by Dr.Moira Borg MD Gestalt Psychotherapist
When John Bowlby put forward his Attachment Theory in the late fifties he brought to light the dynamics of a relationship that dates back to the inception of humanity that is the relationship between a mother and her child. Bowlby in fact believed that the primate infant had a natural tendency to form attachments to familiar caregivers as a result of evolutionary pressures of survival in the face of dangers such as predation or exposure to the elements. Progress meant that most of us were spared such primordial challenges; as a result, the need of the human infant to form a relationship with a primary caregiver in today’s world stems more from a requisite of emotional survival than a physical one.
Likewise, the attachment or the connection between a child and his primary caregiver, which role in our society is usually (but not exclusively) taken by the mother, is of paramount importance for the child to learn the principles of human relationship and subsequently how to regulate his/her feelings and integrate in his/her world. As a result, any form of severing of this vital connection at any stage of the child’s development can have a deleterious effect on the emotional and social well-being of that child.
There are various factors which can cause a loss of connection between a mother and a child. Death is the most profound form of loss as is any form of abandonment of the child. Verrier (1994) explains how the bonding between a mother and her child “does not begin at birth, but is a continuum of physiological, psychological and spiritual events which begin in utero and continue throughout the postnatal period” As a result, “when this natural evolution is interruped by postnatal separation from the biological mother, the resultant experience of abondonment and loss is indelibly printed upon the unconscious minds of these children….”, leaving what she describes as the primal wound. Likewise, no other caregiver can really replace this deep bond and in fact, many children who lose their mother at a very young age experience what Roos (2002) describes as chronic grief which is usually also associated with significant psychological/emotional disturbances.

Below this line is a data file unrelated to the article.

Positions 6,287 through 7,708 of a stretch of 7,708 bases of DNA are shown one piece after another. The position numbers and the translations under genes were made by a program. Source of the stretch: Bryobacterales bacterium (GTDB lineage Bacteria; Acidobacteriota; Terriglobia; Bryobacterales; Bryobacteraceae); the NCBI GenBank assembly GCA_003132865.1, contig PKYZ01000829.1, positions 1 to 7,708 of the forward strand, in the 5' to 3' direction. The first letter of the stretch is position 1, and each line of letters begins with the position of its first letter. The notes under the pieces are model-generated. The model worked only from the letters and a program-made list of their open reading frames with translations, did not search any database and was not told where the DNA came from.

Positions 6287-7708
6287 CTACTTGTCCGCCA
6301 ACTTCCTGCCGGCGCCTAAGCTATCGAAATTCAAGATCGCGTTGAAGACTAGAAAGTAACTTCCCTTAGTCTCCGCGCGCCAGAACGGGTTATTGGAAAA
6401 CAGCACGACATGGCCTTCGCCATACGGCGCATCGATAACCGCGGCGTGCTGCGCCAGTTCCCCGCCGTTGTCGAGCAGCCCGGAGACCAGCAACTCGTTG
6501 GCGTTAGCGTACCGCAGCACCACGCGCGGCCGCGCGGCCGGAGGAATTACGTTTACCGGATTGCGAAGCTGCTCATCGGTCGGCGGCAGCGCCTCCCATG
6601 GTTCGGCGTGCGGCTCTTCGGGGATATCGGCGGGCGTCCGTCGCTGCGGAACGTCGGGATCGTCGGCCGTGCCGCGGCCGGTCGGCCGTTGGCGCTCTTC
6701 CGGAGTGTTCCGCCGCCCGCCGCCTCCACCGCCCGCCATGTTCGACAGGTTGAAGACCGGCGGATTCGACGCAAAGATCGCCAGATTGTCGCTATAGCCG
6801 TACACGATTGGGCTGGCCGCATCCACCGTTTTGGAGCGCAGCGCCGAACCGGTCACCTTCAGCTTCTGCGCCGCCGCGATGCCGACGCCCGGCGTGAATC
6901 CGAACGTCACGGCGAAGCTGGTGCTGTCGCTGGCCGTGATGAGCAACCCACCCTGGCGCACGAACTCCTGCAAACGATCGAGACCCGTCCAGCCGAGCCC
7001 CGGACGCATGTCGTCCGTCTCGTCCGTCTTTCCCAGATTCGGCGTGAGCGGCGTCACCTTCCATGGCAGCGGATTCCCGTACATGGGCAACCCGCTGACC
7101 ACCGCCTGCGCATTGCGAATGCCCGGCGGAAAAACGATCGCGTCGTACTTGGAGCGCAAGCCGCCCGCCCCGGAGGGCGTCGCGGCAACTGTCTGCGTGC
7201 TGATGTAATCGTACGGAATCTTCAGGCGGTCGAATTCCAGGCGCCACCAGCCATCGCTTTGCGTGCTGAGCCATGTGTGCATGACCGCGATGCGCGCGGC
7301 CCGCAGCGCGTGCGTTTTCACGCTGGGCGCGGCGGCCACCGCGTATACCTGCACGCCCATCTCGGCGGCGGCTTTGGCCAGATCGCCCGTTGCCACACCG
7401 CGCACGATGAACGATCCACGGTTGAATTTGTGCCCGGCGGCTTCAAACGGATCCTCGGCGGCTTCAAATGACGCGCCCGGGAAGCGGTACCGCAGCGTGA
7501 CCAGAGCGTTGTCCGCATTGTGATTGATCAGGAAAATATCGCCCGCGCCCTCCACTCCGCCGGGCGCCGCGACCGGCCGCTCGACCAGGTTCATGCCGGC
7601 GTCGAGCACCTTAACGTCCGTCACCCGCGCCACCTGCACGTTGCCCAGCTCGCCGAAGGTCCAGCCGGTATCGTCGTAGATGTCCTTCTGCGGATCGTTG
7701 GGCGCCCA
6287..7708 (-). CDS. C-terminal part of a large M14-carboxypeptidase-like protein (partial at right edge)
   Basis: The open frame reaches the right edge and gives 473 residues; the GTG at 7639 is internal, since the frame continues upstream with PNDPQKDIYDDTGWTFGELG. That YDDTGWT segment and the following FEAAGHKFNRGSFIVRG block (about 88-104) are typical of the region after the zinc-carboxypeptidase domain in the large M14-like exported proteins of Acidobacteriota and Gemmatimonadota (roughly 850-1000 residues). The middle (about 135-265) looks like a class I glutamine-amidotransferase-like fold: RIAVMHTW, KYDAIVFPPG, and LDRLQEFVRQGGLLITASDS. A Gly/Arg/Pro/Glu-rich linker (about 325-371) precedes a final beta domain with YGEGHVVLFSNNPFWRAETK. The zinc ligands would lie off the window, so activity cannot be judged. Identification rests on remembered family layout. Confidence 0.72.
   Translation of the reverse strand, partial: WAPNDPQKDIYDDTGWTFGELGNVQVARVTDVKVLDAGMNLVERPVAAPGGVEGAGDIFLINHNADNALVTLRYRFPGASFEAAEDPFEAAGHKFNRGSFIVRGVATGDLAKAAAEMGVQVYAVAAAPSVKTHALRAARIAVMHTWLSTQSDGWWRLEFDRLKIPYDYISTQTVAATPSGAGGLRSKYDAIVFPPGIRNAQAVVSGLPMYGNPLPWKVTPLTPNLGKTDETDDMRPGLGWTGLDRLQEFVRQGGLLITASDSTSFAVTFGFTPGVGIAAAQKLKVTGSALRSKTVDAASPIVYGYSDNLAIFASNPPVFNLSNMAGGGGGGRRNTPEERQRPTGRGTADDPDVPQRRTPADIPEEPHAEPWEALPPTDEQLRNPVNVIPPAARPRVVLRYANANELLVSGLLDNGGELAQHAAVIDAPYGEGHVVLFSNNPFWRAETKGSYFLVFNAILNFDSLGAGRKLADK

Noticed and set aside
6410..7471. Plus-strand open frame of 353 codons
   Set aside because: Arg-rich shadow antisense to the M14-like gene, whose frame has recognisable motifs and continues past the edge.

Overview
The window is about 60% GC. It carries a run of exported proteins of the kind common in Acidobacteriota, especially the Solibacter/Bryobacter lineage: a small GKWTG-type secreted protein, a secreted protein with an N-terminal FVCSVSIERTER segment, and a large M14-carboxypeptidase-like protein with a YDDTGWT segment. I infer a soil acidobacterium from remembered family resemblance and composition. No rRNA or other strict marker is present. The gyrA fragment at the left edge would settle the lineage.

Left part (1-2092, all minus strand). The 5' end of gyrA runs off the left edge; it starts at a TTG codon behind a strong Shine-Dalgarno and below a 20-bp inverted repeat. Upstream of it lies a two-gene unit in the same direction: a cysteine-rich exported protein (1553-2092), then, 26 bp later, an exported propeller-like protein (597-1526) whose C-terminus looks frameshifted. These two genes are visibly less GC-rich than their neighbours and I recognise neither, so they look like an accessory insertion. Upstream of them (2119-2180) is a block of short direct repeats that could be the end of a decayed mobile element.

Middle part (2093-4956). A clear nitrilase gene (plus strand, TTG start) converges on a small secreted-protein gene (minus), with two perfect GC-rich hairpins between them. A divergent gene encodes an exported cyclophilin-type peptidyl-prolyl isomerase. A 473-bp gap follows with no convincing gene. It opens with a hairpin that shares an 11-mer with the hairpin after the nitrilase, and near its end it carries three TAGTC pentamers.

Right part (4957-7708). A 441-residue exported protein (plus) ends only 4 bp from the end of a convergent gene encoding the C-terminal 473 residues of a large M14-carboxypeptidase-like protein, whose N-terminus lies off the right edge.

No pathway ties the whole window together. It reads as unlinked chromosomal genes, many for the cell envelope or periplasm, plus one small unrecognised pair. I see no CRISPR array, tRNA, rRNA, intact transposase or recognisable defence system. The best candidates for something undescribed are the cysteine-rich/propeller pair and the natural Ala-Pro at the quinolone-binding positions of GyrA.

Abuse be it physical or emotional can also seriously compromise the mother-child relationship to the extent that in the severe forms the child’s personality splits into what Winnicott (1960) described as the true and the false self, keeping the true self to him/herself so as to protect him/herself from the onslaught. In such cases the mother-child relationship is reduced to an inauthentic encounter where the child adapts to the whims of the caregiver putting his/her survival as a priority even at the cost of his/her physical and emotional needs.
At times, even when the mother is fully present and available for her child the connection can still be challenged as happens in various forms of mental retardation, autism or attention deficit disorders. Mental health conditions in older children/adolescents and personality disorders can also put a severe strain on the mother-child connection as can social conditons like poverty, family conflict and breakdown and substance abuse.
When such disruptions in the mother-child relationship are brought to therapy by either party, the challenges to the therapist are various especially considering the unique and sacred nature of the bond. Excluding the most antisocial personalities, both sides of the divide usually come with the hope that things could be worked through somehow and the bond restored even if to a small extent. I believe that as therapists we need to have the utmost respect for that hope and the love that nourishes it even if it is expressed in the most awkward of ways. Female therapists like myself, especially if also mothers, need to put extra caution not to assume that we could be better mothers than our clients and enter into unnecessary conflict and competition with them. After all every child craves a relationship with his/her own mother no matter how limited that might be.
This hope and respect for the mother-child bond, however, can bring up another challenge for the therapist especially in situations where either one of the parties is abusive to the other, more so if the perpetrator is the mother. Sadly, in some cases, after trying to work through all channels with a young (adolescent) client as to how to connect with his/her mum, I come to the conclusion that the only way out is to teach the child how to protect him/herself from the abusive relationship even if at times it means letting it go completely. As a mother and a therapist, I can safely say that it is one of the most painful experiences to behold and contain for both parties and it is the experience of the depth and rawness of this pain that has mostly sharpened my senses and presence with these experiences.
For any woman, being a mother is one of the most challengeing but uniquely beautiful experiences to behold. Being aware of the uniqueness and privilege we hold in this role is important. Likewise we can both respect and cherish the beauty of this bond and most of all its fragility whilst we still have it not when we lose it.